On the meaning of daṇḍa in Jainism

The term daṇḍa conveys a wide range of meaning, as you can see from the entry in the Sanskrit dictionary. The basic sense is “stick”, from where it means “staff”, but then also “cane, rod, club” in the sense of what you hit someone with; and from there to “violence, cruelty, power”.

The sense is very close to that in the famous biblical saying, “spare the rod, spoil the child”. This has justified centuries of violent coporal punishment on children, with effects still felt today. But the original sense was kinder; it was referring to a shepherd caring for their flock. They’d use their crock to tap and nudge the sheep in line, keeping them safe from the wolves, and only occasionally needing a firmer blow.

In MN 56, the Jain interlocuters object to the Buddha’s use of kamma, preferring to state their ideas in terms of daṇḍa. Ven Bodhi translates it here as “rod”, while Norman suggests “punishment”. Ven Analayo, pointing out that the Chinese and Sanskrit texts speak not of performing deeds (as does the Pali) but only of refraining from deeds, suggests daṇḍa has the sense of “control, restraint” here. This would relate directly to the sense I suggest above, with the shepherd and the flocks. The point is that the Jain doctrine is mainly about not doing things, and by avoiding all kammic deeds they can find liberation.

Analayo cites a number of sources in support of this reading, however I do not have access to most of them. Anyway, I thought I would go back to the source, and check the use of the word daṇḍa in the Ācāraṅga Sūtra, one of the most important of the (relatively) early Jain texts. While this is obviously not complete or authoritative, it should give us a reasonable idea.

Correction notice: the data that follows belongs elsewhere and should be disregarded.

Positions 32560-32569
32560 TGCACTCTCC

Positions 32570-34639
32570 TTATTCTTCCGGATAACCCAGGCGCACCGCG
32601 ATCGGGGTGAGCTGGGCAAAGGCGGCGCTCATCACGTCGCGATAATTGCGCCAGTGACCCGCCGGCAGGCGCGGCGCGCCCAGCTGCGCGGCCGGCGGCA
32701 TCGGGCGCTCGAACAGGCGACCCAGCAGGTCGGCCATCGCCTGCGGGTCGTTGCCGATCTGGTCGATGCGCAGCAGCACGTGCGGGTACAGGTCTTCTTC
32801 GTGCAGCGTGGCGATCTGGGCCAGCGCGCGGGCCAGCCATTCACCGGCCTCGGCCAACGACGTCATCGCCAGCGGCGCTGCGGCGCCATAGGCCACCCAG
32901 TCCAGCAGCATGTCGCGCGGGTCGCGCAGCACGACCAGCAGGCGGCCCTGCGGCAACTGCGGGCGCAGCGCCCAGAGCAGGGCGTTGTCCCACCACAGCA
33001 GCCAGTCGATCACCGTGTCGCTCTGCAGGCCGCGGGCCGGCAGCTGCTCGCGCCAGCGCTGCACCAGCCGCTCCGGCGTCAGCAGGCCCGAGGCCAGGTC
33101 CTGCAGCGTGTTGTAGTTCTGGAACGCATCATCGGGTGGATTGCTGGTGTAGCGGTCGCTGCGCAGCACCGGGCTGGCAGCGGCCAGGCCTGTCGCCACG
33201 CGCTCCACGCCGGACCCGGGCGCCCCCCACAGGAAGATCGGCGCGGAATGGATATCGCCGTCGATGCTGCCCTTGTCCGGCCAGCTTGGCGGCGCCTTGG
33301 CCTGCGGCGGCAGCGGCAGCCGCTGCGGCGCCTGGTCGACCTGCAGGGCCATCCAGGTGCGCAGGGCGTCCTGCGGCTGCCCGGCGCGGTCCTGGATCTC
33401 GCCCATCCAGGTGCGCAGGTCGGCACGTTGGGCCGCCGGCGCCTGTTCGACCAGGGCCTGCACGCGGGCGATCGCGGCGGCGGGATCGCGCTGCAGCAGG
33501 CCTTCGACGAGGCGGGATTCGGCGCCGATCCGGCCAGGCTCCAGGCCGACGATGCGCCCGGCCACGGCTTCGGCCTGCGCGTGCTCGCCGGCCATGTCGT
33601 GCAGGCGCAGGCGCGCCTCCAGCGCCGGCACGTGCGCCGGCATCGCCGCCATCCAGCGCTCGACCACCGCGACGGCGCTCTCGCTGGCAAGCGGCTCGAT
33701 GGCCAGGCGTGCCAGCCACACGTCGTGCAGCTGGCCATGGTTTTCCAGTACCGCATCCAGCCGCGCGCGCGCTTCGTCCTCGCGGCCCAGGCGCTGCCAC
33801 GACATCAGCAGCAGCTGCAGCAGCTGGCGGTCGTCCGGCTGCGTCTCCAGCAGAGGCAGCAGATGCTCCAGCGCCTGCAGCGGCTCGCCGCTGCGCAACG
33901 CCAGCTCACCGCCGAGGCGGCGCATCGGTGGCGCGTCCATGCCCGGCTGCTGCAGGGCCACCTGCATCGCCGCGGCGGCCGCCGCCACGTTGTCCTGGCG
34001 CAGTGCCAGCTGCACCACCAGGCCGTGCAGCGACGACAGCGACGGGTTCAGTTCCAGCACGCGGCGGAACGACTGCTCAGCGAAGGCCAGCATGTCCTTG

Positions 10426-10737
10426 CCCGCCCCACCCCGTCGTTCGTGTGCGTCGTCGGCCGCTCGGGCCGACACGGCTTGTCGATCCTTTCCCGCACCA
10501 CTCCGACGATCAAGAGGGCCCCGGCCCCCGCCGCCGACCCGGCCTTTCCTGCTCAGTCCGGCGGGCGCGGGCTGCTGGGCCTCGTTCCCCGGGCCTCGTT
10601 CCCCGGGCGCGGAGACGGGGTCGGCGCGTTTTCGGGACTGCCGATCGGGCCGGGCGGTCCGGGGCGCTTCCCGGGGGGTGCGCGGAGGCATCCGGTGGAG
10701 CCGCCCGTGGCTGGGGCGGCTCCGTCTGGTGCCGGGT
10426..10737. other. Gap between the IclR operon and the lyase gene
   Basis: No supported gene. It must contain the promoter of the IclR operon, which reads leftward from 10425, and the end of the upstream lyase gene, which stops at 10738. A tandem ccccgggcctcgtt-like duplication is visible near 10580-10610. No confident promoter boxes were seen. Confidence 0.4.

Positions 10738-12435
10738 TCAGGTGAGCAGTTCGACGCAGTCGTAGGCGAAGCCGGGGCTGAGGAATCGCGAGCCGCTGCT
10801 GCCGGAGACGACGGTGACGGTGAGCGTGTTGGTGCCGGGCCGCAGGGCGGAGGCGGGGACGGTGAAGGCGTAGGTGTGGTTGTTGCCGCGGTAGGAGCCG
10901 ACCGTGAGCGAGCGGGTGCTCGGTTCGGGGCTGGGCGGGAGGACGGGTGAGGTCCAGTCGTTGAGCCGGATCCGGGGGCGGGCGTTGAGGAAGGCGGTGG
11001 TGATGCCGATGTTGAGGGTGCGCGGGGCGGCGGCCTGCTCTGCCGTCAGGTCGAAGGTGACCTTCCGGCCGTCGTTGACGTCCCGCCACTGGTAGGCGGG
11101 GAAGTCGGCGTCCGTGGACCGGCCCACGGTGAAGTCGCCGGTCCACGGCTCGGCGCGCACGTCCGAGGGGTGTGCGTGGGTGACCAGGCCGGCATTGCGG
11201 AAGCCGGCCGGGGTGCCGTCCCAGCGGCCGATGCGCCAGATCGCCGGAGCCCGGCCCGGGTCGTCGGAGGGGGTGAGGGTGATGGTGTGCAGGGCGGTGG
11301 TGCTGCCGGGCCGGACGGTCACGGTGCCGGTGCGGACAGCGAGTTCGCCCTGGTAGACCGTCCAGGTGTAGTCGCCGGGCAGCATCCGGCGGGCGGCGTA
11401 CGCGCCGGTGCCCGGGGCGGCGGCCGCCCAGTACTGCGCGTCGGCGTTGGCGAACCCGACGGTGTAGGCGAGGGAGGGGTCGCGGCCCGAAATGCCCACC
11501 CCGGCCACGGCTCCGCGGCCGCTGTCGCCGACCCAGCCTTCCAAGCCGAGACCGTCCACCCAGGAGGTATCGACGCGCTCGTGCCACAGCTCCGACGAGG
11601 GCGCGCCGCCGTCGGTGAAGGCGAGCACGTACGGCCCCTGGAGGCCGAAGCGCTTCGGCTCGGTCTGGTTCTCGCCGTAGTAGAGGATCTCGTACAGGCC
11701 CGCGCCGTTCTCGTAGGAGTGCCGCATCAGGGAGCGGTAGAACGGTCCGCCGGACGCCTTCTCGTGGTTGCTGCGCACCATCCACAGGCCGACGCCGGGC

For the text I relied on the Gretil edition, and for translation, Jacobi’s, which is available at the Internet Archive:


The following is not entirely complete, but it represents the majority of occurrences.

n’ eva sayaṃ eehiṃ kajjehiṃ daṇḍaṃ samārabhejjā, n’ ev’ annaṃ eehiṃ||8.1||
kajjehiṃ daṇḍaṃ samārambhāvejjā, n’ ev’ annaṃ eehiṃ kajjehiṃ daṇḍaṃ||*8.2||
Knowing this, a wise man should neither commit violence by such acts, nor orders others to do so, nor consent to the violence done by someone else.


uḍḍhaṃ ahaṃ tiriyaṃ disāsu ||33.26||
savvao savvāvantī ca -aṃ paḍikkaṃ jīvehiṃ kamma-samārambheṇaṃ||*33.27||
Ō taṃ parinnāya mehāvī n’ eva sayaṃ eehiṃ kāehiṃ daṇḍaṃ samārabhejjā,||*33.28||
n’ ev’ annehiṃ eehiṃ kāehiṃ daṇḍaṃ samārambhāvejjā, ||*34.1||
n’ ev’ anne eehiṃ kāehiṃ daṇḍaṃ samārabhante vi samaṇujāṇejjā.||*34.2||
je v’ anne eehiṃ kāehiṃ daṇḍaṃ samārabhanti, tesiṃ pi vayaṃ ||*34.3||
lajjāmo. taṃ parinnāya mehāvī taṃ vā daṇḍaṃ annaṃ vā daṇḍaṃ Ō||*34.4||
no daṇḍa-bhī daṇḍaṃ samārabhejjāsi Ō tti bemi. ||*34.5||

uvaraya-daṇḍesu vā aṇuvaraya-daṇḍesu vā,||*17.22||
cruel or the not cruel

nikkhitta-daṇḍā ||*19.11||
nikkhitta-daṇḍāṇaṃ ||*27.5||
abstain from cruelty

puvvaṃ daṇḍā pacchā phāsā, puvvaṃ phāsā pacchā daṇḍā Ō||*24.25||
first troubles then pleasures, first pleasures then troubles

savvāvantī ca -aṃ logaṃsi Ō||*35.8||
nihāya daṇḍaṃ pāṇehiṃ pāvaṃ kammaṃ akuvvamāṇe ||*35.9||
esa mahaṃ aganthe viyāhie. ||*35.10||
A person who is without desires and does no harm unto any living beings in the whole world is called by me “unfettered”.

Further, in the Uttarajjhaya we have the following:

tao se daṇḍaṃ samārabhaī | tasesu thāvaresu ya / (5.8)
Then he begins to act cruelly against movable and immovable beings

(Note the same phrase found in the Metta Sutta; for the Jains it seems to mean “plants and animals”)

tiguttigutto tidaṇḍavirao ya /20.60||
protected by the three guptis, and abstaining (virao) from injuring (daṇḍa) in the three ways